• by XXongo ( 3986865 )

        > ...up to 25 percent in of India's population still has no access to electricity.
        > Fix this issue and your problem will be solved.

        ...Generating more electricity, however causes even more pollution...

        Not if you do it with solar.

      • Transmission line losses for 1 GW over 1000 miles at 765 kV range from 5% to 11% (extrapolated from wikipedia).
    • by Kiuas ( 1084567 ) on Thursday August 03, 2017 @04:01AM (#54931625)

      Fix this issue and your problem will be solved.

      Well, no. First of all, fixing access does not mean fixing affordability. You can build power stations and power lines all you want to get those people access, but that doesn't mean those people can suddenly afford the price of an AC unit and the cost to run it.

      According to United Nation's Millennium Development Goals (MDG) programme 270 millions or 21.9% people out of 1.2 billion of Indians lived below poverty line of $1.25 in 2011-2012.

      (wiki) [wikipedia.org]

      A quick google search for 'air conditioning price in India' tells me that the low end AC units sold start at around 19 500 rupiees [mysmartprice.com], which at today's exchange rate is just slightly above 300 dollars. [xe.com]. So that's almost a year's salary for most of the poorest 200-300 million Indians to just afford the machine. And that's just the acquisition cost. The cheaper ones are usually ones with higher power consumption (this one [mysmartprice.com] which I used as an example for the price has a 3 star rating), but we shouldn't be too far off even with a 3 star rating for a 1 ton machine if we assume a power consumption of about 1 kWh.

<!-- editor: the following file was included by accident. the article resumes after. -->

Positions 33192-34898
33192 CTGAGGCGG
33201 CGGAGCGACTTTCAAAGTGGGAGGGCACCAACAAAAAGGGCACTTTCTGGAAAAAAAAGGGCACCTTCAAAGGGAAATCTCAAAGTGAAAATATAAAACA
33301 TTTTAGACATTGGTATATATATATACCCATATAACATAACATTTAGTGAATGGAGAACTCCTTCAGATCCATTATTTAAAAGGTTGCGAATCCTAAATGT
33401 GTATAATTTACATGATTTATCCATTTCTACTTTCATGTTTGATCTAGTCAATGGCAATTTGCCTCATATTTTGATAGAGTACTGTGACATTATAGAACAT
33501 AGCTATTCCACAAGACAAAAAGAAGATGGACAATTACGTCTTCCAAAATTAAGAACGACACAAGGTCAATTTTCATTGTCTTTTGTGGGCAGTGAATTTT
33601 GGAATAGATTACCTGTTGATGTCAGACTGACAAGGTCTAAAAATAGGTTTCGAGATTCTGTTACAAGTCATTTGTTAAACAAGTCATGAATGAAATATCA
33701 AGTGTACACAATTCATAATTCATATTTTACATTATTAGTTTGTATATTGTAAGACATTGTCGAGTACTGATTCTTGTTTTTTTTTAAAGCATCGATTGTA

The one good thing is that increasing warming makes solar cheaper and cheaper. According to this story from last year [theguardian.com] the prices have at times shrunk to 2.62 rupiees per kWh, roughly 4 US cents.So if you run the machine for the hottest part of the day, say from 10 to 17, that's 28 cents a day.

      So for those living in poverty they need to spend about 1/5th of their income just to be able to operate the machine if they somehow managed to save enough money to actually buy one in the first place. Given that people with children especially tend to have other notable expenses, it's unlikely that many at those income levels will even be able to acquire such a machine. Granted, increasing supply will further bring prices down so this estimate is not fully reflective of the future, but I'm using these figures to highlight that 'fixing this issue' is just ever so slightly more complicated than just building a few solar plants and some power lines.